The Healing Powers Of Camy Wafers



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Meher Mirza tells a tale of healing a broken heart with Camy Wafers’ potato chips.

This is a story ostensibly about Camy Wafers, but it is actually a story about my poor, beleaguered heart. This story begins, say, seven years ago, when I ended my relationship with my first boyfriend for the last time. We had been together for many years, although the glue that had held us close at first had unpeeled many, many times. The fights were plentiful and long, and we careened sickeningly from one end of a torrid argument to another; it felt as though we were gliding irrevocably towards a crash, and neither of us had our hands on the steering wheel. Well of course the crash came, as we both knew it would, and it would be fair to say I crumpled completely – I cried all the time and couldn’t focus on work, on anything that was outside my cloud of grief. Worst of all, I couldn’t eat. I had become that giant cliché, a heartbroken girl.

Alarmed at my rapid weight loss and permanently red-rimmed eyes, my friends and family brought home packets of this and plates of that. My mother cooked up biryanis and dhansak and my dad came home drowning in boxes of lemon curd tarts and hazelnut chocolates, all desperate attempts to restore my flagging appetite. My colleagues took me to Kailash Parbat for pani puri and office chat, and my friends floated in and out of my house with wine and cheese and pav bhaji and hugs. Day after day swam by.

And forever and after, whenever I plunged myself into my dark cocoon, I remembered my little wafer packet, a ridiculous, absurd, embarrassing little beacon of hope.

One day, my mum phoned me at work to ask me to bring home puris from Camy. I passed the Colaba Market store every day as I motored my way to and from home, and she was going to make me a plate of sev puri that very evening. At Camy, still drenched in my miasma of misery, I bought the packet of puris. “Kucch aur chahiye?” enquired the cheery fellow behind the counter. The answer was of course, yes, I wanted many things – an unbroken heart, my boyfriend back in my life, a little peace and a lot of perspective. But I couldn’t tell this gent that. So, instead, I bought the entire store, more or less. This included: 1. Plain, salted wafers 2. Pudina wafers 3. Tomato-flavoured banana wafers 4. Cheese wafers 5. Lime-flavoured ruffled potato wafers 6. Criss-crossed sali potato wafers.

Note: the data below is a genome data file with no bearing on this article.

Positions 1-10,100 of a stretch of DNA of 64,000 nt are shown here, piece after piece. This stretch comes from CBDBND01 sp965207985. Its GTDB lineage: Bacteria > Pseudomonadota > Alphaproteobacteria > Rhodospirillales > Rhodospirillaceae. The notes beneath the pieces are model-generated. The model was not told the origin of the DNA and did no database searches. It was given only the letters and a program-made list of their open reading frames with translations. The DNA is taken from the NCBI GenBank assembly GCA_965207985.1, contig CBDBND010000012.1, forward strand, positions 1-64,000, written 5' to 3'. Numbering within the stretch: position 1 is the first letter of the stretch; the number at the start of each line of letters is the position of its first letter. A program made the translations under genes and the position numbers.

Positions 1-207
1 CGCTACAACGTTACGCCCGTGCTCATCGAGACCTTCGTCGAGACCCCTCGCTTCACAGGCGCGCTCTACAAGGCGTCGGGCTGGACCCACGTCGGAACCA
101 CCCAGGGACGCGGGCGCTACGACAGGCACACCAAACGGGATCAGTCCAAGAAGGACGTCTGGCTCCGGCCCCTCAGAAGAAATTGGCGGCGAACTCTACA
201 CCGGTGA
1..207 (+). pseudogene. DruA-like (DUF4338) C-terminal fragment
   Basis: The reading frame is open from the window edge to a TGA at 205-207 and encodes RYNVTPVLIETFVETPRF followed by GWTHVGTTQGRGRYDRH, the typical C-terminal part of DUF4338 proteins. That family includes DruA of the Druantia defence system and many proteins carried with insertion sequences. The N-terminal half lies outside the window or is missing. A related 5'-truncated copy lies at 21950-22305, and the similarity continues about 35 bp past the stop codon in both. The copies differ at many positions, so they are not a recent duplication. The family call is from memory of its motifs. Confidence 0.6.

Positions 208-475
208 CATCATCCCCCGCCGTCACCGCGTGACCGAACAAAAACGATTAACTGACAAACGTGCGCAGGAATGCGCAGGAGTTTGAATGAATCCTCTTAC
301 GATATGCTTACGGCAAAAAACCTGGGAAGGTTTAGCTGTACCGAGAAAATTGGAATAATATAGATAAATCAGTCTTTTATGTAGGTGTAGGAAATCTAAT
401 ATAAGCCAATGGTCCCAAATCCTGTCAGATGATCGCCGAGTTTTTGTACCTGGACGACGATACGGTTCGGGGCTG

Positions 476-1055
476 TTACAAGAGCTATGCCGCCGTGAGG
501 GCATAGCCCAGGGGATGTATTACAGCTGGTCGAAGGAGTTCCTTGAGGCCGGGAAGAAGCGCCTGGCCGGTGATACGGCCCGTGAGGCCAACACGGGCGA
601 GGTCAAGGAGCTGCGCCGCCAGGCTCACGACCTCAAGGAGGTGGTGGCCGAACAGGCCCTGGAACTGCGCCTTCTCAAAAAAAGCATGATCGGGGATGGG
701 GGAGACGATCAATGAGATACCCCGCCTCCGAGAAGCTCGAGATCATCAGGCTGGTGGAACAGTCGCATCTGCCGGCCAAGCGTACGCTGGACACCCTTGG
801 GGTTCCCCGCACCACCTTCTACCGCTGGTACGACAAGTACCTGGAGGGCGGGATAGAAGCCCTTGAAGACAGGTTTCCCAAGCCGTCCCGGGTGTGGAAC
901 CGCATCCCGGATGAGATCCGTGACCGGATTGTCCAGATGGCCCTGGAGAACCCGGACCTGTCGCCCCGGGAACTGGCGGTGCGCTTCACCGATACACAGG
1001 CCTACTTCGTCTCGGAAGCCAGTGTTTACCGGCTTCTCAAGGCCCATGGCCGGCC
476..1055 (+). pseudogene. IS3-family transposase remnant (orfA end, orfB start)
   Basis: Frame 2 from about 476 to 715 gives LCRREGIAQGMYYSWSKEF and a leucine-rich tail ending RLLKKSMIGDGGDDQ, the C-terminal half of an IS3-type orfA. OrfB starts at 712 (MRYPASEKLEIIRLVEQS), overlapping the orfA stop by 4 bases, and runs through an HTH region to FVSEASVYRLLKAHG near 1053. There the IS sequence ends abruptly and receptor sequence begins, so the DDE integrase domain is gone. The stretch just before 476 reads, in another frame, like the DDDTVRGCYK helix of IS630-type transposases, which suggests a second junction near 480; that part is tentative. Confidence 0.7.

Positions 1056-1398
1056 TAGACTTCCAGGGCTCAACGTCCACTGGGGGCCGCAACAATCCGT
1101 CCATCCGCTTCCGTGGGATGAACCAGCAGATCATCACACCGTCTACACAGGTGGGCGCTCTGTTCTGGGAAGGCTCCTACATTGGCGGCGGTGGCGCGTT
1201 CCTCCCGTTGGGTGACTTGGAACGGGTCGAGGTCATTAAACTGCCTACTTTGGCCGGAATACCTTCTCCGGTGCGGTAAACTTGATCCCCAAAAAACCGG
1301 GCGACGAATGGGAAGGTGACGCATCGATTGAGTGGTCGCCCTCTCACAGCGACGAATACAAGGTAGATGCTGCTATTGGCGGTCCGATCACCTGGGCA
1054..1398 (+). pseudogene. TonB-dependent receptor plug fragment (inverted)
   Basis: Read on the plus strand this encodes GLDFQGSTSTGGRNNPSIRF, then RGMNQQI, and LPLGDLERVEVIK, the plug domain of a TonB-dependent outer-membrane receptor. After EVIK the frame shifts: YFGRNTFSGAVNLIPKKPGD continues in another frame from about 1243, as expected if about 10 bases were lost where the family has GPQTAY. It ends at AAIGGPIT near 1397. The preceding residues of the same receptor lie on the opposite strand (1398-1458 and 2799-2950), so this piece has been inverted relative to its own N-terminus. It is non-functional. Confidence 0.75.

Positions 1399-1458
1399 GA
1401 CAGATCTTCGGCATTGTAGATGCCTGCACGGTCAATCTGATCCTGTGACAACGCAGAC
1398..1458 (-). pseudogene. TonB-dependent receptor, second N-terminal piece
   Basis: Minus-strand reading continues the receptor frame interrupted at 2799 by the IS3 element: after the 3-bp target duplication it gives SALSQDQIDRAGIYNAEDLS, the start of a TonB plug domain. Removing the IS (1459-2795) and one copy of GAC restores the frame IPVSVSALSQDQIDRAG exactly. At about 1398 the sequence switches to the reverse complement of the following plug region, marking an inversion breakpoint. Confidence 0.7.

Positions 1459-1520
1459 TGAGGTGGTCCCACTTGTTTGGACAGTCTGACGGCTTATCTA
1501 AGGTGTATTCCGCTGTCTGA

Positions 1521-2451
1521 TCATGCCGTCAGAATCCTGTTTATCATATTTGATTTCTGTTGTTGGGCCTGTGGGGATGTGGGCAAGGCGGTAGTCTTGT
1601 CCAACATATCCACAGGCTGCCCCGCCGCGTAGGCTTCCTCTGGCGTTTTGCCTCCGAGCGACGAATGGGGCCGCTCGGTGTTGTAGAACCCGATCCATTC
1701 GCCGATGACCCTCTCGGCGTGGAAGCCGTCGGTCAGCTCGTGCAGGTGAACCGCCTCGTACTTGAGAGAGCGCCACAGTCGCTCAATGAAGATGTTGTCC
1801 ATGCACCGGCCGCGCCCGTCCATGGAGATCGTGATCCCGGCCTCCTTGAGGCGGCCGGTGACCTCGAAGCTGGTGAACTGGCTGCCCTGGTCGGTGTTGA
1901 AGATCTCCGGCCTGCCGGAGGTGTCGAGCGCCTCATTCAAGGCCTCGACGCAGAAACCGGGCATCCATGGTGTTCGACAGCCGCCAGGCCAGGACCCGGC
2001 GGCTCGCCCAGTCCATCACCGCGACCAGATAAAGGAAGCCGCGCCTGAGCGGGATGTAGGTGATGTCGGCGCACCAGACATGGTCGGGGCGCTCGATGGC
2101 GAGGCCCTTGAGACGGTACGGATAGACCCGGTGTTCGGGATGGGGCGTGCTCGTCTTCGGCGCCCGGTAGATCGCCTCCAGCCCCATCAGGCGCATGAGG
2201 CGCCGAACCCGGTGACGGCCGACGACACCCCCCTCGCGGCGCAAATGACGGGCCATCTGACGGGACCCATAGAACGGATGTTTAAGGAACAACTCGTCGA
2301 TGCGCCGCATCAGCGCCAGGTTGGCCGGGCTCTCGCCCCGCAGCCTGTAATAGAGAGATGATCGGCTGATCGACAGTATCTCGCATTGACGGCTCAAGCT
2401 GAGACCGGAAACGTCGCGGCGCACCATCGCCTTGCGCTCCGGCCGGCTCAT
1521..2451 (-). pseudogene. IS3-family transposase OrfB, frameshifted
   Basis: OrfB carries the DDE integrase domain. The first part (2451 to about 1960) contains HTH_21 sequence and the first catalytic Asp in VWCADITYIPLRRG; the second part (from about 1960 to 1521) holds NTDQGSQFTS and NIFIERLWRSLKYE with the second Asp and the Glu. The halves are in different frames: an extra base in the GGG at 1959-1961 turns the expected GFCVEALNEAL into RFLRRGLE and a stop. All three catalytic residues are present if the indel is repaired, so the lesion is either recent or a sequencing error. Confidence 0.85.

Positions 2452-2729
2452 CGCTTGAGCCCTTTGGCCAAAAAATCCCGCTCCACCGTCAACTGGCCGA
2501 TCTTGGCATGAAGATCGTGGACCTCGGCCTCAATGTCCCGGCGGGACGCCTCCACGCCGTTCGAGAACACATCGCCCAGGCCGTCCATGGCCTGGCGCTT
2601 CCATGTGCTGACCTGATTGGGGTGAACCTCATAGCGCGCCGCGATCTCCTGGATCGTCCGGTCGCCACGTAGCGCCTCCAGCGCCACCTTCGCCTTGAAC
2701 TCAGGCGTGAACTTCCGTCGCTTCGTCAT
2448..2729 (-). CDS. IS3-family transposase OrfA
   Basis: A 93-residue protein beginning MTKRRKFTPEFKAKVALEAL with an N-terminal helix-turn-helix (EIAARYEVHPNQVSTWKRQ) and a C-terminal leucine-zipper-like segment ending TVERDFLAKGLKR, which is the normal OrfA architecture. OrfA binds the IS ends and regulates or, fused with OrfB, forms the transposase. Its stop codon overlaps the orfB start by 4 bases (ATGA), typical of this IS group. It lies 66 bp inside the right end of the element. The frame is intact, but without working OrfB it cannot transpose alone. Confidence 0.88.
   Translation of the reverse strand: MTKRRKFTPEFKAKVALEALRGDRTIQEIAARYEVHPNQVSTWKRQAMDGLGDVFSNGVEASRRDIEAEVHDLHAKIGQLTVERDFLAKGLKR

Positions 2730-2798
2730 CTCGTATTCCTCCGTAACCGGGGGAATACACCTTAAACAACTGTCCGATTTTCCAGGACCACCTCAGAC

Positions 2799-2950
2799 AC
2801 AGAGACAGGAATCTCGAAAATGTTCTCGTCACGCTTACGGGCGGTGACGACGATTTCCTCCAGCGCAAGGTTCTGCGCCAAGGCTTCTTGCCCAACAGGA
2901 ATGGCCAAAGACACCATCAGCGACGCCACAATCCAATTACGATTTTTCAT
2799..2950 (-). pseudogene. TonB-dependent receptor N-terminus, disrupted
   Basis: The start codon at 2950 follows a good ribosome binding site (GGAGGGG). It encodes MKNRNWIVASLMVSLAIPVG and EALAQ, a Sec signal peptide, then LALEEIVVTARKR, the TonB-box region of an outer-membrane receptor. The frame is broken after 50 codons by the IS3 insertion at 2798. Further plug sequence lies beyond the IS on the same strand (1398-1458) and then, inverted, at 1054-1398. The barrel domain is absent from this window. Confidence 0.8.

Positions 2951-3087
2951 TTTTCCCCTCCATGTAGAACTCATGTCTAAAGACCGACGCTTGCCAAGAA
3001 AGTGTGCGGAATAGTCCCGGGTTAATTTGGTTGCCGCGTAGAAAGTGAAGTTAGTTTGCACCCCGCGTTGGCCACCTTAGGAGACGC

I staggered out with my burden and was immediately stymied by the lack of taxis willing to drive me home. So I walked from Colaba on towards Marine Drive, towards Babulnath, towards Peddar Road and finally home. Somewhere along the way, I tore open a packet of Camy’s plain, salted wafers (caveat: I have always loved them best of all wafers) and took a tentative nibble. I tasted every grain of salt on that beautiful skinny, crisp wafer. In fact, it was so good that I finished the entire packet by the time I had reached my building. And there, covered in tiny shattered, shards of wafer, I had a glimmer of a revelation. It had been three weeks since my break-up. I was tattered and unravelled, but I had managed to claw my way out of the gnarly thicket of my unhappiness. I have no doubt I would have reached this point anyhow, perhaps the next day, perhaps while eating a samosa in a bus or while watching Frasier. However, it was the wafers that did it this time. And forever and after, whenever I plunged myself into my dark cocoon, I remembered my little wafer packet, a ridiculous, absurd, embarrassing little beacon of hope. But a burly one nevertheless.

Camy Wafers, 5-6, Oxford House, Near Colaba Market, Shahid Bhagat Singh Marg, Apollo Bandar, Colaba, Mumbai 400 005.

In addition to its Colaba shop, Camy Wafers has shops at Gowalia Tank, Khar, Andheri, Mahim and Byculla. You can find the other locations on our map.

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